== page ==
For several years, residents along Schulte Road in Carmel Valley have lodged complaints to the Monterey County Resource Management Agency (RMA) about Saddle Mountain Ranch over lights and noise, along with fears that campground owner Howie Hugo is expanding campground spaces beyond permits. Hugo denies they are doing anything wrong and contends the park provides families an affordable place to stay while visiting Monterey County.
The friction surfaced during the March 28 Carmel Valley Association virtual meeting featuring State Sen. John Laird, D-Santa Cruz, and Monterey County Supervisor Mary Adams, after a Saddle Mountain neighbor asked for their help. “It’s been a real thorn because when we’ve attempted to go up and get some activity going, we’ve been told it isn’t the county’s responsibility, but I don’t feel comfortable with that response,” Adams said. CVA President Pris Walton says it appears both the state and county have jurisdiction, “and it’s not clear to me who has the greater control over it.”
As it turns out, much of what goes on a Saddle Mountain is under state control, but there is overlap. Since it’s classified as an RV park and campground, it falls under the jurisdiction of the California Department of Housing and Community Development.
In October, the county RMA issued an administrative citation alleging the park was out of compliance on several issues. That prompted an inspection by HCD, which found the park was in compliance with state regulations. In an email obtained by the Weekly via a Public Records Act request, HCD Parks Program Manager Jamie Candelaria wrote to Hugo on Feb. 23 that a few of the issues in the RMA citation could fall under county jurisdiction, including lighting and special events. Hugo says one issue noted by the county – renovating the pool house as a short-term rental – has merit and he’s waiting to hear from RMA if he should apply for a permit.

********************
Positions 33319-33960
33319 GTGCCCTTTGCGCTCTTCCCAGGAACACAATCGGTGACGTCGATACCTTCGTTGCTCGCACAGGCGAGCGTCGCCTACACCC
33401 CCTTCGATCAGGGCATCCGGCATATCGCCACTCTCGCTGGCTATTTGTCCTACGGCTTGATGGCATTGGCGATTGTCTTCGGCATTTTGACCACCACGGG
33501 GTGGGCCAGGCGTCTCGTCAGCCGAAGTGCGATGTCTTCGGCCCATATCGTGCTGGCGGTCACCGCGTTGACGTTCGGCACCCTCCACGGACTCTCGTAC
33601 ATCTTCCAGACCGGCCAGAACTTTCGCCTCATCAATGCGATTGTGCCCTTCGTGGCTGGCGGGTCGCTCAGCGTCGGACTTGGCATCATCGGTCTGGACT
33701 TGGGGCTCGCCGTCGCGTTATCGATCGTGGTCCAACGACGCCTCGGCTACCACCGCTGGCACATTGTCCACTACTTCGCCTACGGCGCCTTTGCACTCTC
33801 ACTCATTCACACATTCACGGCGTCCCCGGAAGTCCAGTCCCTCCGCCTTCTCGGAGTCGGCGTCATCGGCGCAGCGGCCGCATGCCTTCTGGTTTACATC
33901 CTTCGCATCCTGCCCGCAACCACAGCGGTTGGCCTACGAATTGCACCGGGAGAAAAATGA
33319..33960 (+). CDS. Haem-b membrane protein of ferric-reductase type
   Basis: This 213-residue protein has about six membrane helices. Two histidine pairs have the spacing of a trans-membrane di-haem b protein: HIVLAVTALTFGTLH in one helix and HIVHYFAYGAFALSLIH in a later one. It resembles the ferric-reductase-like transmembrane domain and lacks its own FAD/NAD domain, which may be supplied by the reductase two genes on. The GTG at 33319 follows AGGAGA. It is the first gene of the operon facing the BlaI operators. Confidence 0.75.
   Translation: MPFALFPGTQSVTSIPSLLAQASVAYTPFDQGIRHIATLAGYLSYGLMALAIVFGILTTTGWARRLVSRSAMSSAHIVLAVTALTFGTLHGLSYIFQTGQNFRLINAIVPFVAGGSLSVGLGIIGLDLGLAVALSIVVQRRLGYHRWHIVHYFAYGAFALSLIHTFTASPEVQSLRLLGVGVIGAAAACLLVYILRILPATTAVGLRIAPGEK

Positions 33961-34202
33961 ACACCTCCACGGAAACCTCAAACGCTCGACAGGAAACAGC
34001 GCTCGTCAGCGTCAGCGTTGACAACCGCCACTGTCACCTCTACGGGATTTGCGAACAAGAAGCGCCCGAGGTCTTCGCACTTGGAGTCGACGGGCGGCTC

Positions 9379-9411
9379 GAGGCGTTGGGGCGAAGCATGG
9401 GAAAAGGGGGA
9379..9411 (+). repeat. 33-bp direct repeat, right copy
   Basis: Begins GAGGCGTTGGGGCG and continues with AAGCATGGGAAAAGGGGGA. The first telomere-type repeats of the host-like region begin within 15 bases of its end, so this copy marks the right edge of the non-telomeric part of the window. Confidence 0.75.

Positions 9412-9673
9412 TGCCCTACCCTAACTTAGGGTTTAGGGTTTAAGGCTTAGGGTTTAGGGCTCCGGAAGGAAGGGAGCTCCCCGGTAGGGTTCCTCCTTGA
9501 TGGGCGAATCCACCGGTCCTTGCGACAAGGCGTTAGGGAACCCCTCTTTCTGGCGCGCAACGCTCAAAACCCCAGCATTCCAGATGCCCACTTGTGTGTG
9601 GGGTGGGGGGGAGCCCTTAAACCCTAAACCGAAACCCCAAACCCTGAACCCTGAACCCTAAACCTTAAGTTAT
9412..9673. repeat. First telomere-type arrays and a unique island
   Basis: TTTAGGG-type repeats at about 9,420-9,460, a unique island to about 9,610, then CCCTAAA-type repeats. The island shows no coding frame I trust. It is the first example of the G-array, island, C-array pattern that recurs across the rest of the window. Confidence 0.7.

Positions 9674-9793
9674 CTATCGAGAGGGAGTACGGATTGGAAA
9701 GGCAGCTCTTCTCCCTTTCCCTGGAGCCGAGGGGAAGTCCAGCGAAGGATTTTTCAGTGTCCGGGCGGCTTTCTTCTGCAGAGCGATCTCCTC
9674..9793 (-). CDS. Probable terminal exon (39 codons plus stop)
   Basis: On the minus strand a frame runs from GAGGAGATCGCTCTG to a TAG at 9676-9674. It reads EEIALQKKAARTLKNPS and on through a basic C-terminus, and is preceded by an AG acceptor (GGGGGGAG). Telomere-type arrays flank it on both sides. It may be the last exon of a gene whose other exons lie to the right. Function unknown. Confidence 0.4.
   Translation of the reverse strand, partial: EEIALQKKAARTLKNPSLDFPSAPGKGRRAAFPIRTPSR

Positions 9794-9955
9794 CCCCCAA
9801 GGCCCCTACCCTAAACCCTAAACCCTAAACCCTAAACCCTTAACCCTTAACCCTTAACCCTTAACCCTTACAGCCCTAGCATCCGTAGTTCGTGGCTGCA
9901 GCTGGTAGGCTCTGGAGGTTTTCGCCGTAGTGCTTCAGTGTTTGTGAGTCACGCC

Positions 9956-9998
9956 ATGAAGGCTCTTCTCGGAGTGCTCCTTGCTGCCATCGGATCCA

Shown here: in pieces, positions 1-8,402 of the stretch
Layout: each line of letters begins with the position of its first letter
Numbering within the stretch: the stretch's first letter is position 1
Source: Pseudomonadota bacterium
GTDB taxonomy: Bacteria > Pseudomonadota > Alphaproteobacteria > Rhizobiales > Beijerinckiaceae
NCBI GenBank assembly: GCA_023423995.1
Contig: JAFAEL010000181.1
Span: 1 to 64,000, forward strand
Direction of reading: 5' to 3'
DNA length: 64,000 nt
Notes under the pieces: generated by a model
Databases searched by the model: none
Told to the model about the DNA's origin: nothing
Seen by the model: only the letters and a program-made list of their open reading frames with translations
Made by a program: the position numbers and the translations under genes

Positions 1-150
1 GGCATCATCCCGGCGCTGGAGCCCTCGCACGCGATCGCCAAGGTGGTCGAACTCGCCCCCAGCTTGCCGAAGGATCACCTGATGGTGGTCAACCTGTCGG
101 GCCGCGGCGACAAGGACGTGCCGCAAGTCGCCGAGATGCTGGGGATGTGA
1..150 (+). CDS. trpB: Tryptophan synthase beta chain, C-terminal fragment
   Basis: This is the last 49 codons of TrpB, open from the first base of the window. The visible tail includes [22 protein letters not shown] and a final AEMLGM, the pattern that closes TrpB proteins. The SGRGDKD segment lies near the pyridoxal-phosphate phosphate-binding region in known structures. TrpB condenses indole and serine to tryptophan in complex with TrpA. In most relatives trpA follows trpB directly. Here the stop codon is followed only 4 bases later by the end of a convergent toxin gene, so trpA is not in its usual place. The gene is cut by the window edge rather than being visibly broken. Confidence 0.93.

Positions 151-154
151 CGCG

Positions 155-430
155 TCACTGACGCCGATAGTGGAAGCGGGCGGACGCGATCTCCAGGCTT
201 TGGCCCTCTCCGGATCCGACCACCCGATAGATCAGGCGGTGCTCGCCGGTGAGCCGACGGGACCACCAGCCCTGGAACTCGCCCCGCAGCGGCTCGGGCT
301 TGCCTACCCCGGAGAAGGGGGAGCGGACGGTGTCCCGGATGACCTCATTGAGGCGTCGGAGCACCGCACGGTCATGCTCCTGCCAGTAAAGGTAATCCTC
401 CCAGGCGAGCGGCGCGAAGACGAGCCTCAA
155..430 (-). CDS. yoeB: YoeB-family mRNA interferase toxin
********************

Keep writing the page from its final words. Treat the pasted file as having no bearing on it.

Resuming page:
RMA’s chief of building, Josh Bowling, says other issues need to be addressed, like acquiring a planning permit for gazebos. Fines of up to $500 a day have been accumulating since Jan. 4, but Bowling says Hugo remains cooperative, and if he complies with fixes he likely will not have to pay the fines.
In the 10 years his business has owned the park, Hugo says they’ve undergone inquiries from various agencies due to neighbor complaints. In one example, the Monterey Bay Air Resources Board and Cal Fire looked into a complaint about campfires, but found the park is compliant and uses only propane or pressed logs.
In 2014, Hugo brought in 400-square-foot mini-cabins on wheels, which RMA officials insisted weren’t allowed. “The county went nuts,” Hugo says – until the state stepped in and said the units were permissible. “It’s difficult because I’m in the middle. It’s like two parents who are divorced, mom says I can and dad says I can’t,” he says. “At this point the analogy breaks down, because the state has the authority.”